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Characterization of plant growth promoting potential of 3D-printed plant microbial fuel cells

1School of Chemical, Biological. and Materials Engineering and Sciences, Mapua University, Manila, Philippines

2Center for Renewable Bioenergy Research, Mapua University, Manila, Philippines

Received: 4 Feb 2023; Revised: 25 Jun 2023; Accepted: 7 Jul 2023; Available online: 28 Jul 2023; Published: 1 Sep 2023.
Editor(s): Rock Keey Liew
Open Access Copyright (c) 2023 The Author(s). Published by Centre of Biomass and Renewable Energy (CBIORE)
Creative Commons License This work is licensed under a Creative Commons Attribution-ShareAlike 4.0 International License.

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Plant-Microbial Fuel Cell (PMFC) is an emerging technology that converts plant waste into electrical energy through rhizodeposition, offering a renewable and sustainable source of energy. Deviating from the traditional PMFC configurations, additive manufacturing was utilized to create intricate and efficient designs using polymer-carbon composites. Concerning the agricultural sector, the effect of 3D-printed PMFCs on the growth and biomass distribution of Phaseolus lunatus and Ipomoea aquatica was determined. The experiment showed that electrostimulation promoted the average daily leaf number and plant height of both polarized plants, which were statistically proven to be greater than the control (α = 0.05), by energizing the flow of ions in the soil, boosting nutrient uptake and metabolism. It also stimulated the growth of roots, increasing the root dry mass of polarized plants by 155.44% and 66.30% for I. aquatica and P. Lunatus against their non-polarized counterpart. Due to the biofilm formation on the anode surface, the number of root nodules of the polarized P. lunatus was 51.30% higher than the control, while the protein content in the PMFC setup was 42.22% and 8.26% higher than the control for I. aquatica and P. lunatus, respectively. The voltage readings resemble the plants' average growth rate, and the polarization studies showed that the optimum external resistances in the I. aquatica- and P. lunatus-powered PMFC were 4.7 kΩ and 10 kΩ, respectively. Due to other prevailing pathways of organic carbon consumption, such as methanogenesis, the effect of polarization on the organic carbon content in soil is currently inconclusive and requires further study.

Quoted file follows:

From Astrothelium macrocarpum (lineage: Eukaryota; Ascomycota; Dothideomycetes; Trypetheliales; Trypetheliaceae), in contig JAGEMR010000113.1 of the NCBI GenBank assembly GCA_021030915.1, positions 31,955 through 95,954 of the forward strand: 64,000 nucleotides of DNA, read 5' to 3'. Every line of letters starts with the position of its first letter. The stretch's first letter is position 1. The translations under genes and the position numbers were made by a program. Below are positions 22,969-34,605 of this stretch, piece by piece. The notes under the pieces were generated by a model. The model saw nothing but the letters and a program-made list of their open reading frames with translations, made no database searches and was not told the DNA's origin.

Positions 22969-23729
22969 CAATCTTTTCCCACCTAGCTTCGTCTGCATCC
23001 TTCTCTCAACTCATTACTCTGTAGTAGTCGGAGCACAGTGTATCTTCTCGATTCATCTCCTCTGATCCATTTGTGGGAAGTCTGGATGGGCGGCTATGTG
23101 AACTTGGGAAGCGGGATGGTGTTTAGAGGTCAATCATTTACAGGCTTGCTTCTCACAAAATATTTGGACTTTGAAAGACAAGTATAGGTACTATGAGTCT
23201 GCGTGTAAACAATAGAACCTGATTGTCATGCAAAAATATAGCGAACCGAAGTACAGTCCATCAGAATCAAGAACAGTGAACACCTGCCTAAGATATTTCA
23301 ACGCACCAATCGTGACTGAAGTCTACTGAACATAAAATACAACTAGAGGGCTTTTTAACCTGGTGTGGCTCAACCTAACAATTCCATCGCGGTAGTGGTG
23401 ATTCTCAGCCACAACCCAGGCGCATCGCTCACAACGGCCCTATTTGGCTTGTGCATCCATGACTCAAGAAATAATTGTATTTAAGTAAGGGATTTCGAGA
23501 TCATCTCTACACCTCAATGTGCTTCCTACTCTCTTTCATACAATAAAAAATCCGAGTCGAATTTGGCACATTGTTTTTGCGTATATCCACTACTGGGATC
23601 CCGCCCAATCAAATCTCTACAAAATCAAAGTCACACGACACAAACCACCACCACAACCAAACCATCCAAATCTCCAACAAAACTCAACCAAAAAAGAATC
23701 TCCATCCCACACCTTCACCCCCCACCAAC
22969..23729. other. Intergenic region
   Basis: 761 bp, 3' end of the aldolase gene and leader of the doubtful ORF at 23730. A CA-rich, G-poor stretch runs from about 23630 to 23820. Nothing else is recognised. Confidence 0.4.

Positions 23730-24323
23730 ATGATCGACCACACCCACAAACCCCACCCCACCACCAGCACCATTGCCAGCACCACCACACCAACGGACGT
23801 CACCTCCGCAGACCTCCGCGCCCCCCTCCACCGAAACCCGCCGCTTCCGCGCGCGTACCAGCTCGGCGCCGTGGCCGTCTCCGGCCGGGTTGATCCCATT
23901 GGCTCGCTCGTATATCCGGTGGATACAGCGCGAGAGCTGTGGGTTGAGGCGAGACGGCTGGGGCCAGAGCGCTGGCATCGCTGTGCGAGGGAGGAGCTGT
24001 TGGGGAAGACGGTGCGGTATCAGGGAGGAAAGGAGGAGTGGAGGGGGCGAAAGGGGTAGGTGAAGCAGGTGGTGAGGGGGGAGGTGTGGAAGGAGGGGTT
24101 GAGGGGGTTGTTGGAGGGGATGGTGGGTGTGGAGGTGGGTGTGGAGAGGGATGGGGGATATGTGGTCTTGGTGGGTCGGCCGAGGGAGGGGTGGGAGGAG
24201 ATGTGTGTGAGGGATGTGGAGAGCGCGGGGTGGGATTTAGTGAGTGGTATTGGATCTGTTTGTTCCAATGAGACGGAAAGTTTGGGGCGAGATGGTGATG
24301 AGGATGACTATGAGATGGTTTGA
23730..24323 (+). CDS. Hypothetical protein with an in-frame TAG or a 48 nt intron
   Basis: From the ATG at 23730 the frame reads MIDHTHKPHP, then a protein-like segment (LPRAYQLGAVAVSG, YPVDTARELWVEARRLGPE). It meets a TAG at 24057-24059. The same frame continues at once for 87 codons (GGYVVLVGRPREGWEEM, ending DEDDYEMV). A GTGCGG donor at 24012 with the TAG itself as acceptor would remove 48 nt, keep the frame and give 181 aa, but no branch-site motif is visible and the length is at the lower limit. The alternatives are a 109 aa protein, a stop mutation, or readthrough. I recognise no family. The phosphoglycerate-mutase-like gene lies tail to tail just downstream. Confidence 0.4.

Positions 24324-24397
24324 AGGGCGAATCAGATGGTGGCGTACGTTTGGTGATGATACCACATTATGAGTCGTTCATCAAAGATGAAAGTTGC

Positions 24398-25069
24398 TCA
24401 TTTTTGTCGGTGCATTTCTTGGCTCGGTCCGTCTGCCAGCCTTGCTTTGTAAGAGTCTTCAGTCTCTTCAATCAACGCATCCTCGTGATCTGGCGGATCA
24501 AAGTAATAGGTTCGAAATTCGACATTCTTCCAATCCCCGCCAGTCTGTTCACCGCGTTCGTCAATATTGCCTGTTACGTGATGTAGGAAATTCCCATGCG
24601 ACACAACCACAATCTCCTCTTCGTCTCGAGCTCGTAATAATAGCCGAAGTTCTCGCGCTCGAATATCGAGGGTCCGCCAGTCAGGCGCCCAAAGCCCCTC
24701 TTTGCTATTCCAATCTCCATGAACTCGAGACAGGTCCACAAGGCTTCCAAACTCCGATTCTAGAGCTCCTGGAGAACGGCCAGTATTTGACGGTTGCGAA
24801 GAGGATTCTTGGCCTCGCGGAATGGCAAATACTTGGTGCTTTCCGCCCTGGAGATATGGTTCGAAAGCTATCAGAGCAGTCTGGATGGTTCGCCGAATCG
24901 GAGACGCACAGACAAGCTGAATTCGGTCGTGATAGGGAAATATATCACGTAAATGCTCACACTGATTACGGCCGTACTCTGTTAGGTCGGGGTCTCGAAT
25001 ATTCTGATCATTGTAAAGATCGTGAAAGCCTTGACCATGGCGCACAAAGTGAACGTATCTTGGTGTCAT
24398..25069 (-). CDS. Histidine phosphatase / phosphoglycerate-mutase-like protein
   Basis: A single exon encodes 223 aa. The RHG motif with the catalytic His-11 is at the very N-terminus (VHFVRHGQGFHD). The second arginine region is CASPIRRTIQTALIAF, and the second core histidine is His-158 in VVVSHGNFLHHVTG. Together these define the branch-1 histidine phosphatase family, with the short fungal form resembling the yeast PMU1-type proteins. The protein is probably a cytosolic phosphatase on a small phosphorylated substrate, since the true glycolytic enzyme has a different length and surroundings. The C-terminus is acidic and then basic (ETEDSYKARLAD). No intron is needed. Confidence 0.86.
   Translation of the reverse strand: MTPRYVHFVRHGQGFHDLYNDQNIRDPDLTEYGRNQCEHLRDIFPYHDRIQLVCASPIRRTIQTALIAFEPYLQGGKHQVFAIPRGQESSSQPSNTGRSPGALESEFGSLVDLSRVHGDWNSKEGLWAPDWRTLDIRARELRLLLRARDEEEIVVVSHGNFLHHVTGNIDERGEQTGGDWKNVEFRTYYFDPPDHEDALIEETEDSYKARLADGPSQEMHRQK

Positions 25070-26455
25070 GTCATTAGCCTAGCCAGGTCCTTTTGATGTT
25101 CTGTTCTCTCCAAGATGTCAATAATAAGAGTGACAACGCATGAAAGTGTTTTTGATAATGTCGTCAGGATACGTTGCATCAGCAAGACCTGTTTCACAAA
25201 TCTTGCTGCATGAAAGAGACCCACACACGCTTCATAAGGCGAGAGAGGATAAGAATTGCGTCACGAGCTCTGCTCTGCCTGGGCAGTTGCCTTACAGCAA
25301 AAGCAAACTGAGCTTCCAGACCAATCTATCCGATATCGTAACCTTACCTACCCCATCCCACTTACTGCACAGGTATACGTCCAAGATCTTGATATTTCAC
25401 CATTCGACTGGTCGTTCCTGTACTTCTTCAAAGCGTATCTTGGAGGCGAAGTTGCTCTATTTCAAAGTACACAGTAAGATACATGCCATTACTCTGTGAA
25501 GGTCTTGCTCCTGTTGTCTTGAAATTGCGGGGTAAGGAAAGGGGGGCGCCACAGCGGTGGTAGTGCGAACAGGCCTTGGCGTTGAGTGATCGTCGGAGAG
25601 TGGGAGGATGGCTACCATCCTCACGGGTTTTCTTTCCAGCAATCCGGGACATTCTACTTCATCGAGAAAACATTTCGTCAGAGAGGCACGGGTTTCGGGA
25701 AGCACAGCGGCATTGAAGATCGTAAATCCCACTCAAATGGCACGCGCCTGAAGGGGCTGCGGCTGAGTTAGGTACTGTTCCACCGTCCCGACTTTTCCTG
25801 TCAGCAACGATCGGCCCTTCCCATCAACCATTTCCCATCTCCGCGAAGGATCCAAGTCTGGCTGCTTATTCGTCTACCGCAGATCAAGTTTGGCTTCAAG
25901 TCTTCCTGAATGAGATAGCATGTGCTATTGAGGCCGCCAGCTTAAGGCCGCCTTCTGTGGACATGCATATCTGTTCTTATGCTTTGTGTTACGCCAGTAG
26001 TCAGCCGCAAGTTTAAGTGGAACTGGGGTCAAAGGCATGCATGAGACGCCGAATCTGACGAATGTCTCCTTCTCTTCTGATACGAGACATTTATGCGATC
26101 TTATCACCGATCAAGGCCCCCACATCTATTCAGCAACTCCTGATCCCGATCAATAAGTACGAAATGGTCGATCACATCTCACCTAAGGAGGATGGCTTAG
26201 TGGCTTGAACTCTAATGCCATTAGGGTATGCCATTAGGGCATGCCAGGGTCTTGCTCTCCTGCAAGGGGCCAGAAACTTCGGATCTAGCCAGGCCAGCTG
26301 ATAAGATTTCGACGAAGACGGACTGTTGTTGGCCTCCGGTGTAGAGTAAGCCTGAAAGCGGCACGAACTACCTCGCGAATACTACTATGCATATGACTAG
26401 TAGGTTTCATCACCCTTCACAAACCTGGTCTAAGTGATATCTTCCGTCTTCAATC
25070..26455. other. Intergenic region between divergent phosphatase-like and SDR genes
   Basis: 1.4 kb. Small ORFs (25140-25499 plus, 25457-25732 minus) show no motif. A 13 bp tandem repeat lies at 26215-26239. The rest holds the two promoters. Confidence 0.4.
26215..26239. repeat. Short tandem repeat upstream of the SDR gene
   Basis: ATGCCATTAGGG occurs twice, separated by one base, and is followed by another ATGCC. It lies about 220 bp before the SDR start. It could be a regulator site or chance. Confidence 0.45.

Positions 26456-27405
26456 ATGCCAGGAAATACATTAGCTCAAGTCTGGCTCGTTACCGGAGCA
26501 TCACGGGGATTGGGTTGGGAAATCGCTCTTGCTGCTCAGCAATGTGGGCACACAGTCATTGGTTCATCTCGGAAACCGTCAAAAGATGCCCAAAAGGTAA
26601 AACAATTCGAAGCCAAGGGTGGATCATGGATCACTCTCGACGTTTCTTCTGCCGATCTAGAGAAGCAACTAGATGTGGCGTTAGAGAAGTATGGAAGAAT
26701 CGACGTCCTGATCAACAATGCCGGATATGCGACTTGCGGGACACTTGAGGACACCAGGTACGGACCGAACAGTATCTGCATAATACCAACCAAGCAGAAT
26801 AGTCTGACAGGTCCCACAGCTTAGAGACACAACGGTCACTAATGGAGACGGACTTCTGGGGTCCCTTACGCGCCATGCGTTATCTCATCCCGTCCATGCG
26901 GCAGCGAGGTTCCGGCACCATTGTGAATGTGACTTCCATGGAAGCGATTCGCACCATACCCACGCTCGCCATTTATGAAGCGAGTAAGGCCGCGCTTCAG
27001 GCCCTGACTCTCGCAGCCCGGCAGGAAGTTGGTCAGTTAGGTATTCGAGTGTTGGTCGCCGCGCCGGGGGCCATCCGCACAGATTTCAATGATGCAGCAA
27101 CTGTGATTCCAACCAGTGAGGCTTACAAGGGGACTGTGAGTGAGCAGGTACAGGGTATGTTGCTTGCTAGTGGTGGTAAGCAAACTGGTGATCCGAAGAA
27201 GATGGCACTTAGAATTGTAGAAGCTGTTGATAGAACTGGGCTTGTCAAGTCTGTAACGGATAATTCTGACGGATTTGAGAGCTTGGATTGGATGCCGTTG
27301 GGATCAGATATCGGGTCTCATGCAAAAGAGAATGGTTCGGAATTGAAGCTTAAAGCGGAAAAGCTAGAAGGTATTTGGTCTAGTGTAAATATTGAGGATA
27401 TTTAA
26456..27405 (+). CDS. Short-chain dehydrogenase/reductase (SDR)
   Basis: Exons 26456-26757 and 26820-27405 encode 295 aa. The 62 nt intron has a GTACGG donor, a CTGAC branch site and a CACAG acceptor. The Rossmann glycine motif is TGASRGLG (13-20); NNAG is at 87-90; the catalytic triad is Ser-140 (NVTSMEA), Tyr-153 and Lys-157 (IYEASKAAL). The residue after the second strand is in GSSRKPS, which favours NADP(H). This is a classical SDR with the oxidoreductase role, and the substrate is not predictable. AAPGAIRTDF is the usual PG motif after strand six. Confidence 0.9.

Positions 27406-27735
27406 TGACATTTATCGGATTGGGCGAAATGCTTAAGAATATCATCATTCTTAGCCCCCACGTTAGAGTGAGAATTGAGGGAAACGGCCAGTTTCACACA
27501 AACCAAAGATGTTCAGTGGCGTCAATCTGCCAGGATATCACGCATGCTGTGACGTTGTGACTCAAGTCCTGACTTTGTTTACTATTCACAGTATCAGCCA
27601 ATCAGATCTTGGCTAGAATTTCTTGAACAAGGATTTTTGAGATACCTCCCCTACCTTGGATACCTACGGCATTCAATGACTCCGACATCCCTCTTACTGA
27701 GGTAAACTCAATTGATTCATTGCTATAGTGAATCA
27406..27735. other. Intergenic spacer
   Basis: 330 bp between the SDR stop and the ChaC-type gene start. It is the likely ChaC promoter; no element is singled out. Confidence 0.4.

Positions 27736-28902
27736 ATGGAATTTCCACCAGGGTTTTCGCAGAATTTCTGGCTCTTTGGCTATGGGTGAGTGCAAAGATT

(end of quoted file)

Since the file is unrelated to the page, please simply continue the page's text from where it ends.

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Keywords: 3D-printed electrodes; organic carbon; plant growth; protein; root system
Funding: Mapua University

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